by Mark Van Steenwyk
My 1.5 year old son Jonas broke his first law last month. He and I were both guilty of trespassing, but a passerby would have seen a father and son playing in a backyard of a typical south Minneapolis home. As Jonas and I played in the yard with some friends from our faith community, a handful of activists and concerned neighbors were gathered inside lending their support to Rosemary Williams, a woman who had owned the property for over 20 years and lived on the block for 55 years. Like almost 2 million other Americans this year, Rosemary was facing foreclosure. After numerous failed attempts at renegotiating a mortgage with GMAC, Rosemary and friends decided to occupy her home until police decided to enforce the foreclosure.
On September 11, as Rosemary was preparing for her grandson’s birthday party, police came and forced everyone out of the home, arresting seven who refused to leave. To secure the home, GMAC placed 24-hour security at the home and secured doors and windows with steel plates.
To many, what happened on September 11 was justice. Rosemary was a woman who, lamentably, couldn’t pay her mortgage. And because of this, the bank had to take her home back.
But Jesus reveals a different vision of economic justice. We serve a Jesus who encouraged us to “forgive us our debts as we have forgiven our debtors.” Debt was one of the core social evils of Jesus’ day, and it is no less an issue today. We serve a Jesus who came with a gospel inspired by Old Testament Jubilee — an economic system that condemned usury, struck the root of generational poverty, and condemned acts of exploitation.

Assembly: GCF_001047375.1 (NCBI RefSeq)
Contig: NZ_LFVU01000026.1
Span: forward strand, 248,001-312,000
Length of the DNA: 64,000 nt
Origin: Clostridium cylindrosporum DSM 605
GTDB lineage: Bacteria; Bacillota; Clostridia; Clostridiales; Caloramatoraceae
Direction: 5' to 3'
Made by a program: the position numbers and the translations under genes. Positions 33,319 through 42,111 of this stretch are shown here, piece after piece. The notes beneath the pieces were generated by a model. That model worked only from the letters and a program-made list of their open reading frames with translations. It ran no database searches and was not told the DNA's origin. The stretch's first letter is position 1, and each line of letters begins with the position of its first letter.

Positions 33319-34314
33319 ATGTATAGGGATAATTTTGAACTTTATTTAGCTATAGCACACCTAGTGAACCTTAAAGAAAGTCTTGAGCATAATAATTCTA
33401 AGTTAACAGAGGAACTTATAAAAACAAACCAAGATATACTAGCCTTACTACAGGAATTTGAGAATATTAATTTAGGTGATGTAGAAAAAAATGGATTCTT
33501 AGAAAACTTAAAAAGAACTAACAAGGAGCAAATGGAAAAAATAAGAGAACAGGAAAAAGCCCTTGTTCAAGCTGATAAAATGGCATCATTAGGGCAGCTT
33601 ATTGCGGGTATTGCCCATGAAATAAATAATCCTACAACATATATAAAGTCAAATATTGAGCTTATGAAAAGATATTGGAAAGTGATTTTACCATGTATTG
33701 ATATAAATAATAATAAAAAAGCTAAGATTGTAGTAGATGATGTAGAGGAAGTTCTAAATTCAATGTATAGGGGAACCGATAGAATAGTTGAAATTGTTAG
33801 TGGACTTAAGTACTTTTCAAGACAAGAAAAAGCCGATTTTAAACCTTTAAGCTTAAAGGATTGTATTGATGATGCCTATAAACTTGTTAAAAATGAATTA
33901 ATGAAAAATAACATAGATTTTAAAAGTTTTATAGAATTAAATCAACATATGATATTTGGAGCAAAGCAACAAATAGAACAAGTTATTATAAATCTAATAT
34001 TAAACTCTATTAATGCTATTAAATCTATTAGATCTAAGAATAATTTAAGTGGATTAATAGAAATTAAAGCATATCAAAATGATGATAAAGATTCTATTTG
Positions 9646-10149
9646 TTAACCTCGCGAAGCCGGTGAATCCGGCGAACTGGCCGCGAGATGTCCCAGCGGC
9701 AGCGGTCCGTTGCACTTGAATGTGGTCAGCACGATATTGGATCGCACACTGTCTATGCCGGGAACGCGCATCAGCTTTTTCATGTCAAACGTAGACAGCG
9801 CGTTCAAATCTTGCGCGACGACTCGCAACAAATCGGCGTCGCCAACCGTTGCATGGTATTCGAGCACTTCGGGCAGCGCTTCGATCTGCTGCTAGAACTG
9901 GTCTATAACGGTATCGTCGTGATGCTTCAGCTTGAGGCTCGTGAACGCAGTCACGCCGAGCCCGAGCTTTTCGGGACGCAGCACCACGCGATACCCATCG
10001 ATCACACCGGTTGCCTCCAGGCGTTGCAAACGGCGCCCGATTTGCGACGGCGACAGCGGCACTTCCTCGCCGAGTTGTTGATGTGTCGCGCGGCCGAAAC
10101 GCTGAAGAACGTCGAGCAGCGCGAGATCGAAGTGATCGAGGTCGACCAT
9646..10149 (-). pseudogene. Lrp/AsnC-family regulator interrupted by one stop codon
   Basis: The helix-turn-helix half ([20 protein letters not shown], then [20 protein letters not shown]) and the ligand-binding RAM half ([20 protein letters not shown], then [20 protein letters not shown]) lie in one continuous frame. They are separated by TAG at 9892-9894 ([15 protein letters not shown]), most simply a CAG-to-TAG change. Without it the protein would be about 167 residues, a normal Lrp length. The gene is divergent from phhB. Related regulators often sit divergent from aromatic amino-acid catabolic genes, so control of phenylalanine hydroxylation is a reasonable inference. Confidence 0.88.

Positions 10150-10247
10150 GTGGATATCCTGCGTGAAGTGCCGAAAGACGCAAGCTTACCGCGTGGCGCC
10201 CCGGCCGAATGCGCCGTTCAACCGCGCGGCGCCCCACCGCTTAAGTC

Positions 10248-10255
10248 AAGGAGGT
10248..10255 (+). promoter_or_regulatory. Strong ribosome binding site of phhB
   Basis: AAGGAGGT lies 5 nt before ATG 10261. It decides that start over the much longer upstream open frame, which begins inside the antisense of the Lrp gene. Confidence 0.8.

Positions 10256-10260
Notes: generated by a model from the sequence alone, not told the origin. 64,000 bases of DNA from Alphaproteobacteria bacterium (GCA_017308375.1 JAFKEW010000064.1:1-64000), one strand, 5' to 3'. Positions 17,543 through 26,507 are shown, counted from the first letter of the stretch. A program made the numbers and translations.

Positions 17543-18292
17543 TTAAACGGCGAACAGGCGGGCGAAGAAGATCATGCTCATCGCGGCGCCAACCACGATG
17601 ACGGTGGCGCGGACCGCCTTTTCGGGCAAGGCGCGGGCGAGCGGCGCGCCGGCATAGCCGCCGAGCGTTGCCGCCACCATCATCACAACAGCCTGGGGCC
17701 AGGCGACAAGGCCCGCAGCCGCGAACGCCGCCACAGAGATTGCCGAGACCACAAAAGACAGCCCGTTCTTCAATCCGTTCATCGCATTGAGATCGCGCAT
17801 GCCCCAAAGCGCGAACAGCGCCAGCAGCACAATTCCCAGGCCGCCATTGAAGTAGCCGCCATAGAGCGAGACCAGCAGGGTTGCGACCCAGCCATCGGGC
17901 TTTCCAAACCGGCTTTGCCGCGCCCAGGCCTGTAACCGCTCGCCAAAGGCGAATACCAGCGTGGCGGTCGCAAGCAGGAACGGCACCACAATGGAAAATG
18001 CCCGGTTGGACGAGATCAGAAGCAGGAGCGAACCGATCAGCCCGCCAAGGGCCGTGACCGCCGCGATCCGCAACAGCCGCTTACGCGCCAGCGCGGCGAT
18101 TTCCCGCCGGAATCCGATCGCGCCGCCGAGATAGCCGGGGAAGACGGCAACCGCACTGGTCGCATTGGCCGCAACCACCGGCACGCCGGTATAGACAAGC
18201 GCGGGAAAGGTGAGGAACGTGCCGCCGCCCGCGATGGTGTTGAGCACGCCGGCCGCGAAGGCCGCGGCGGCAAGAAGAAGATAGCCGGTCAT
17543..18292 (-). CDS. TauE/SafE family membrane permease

But in our society, exploitation and usury are part of the system. So, then, do we find “justice” when that system is ultimately upheld (through the eviction of a woman like Rosemary Williams), or when it is challenged?
At current rates, 9 million homes will be foreclosed on by 2012. We the church have an opportunity to be like Christ — to proclaim the Jubilee, to call for debt forgiveness, to call the wealthy to repentance, and proclaim liberation to the poor.
We have the opportunity to get in the way of evictions, helping people to occupy their homes as they seek new terms with predatory lenders. We have an opportunity to expose the nature of our usurious society and call people to jubilee. We have an opportunity for us to practice hospitality to the growing number of recently-evicted. May we, the followers of Jesus, proclaim jubilee to those awaiting salvation.
Mark Van Steenwyk is the founder of Missio Dei, a Mennonite intentional community anchored on the West Bank of Minneapolis. He’s a writer, speaker, and grassroots educator. He is the general editor of The Jesus Manifesto, a webzine that explores the way of Jesus in the shadow of the empire. Though anchored in Minneapolis, he also spends some time each month traveling to network with radical Christian communities.
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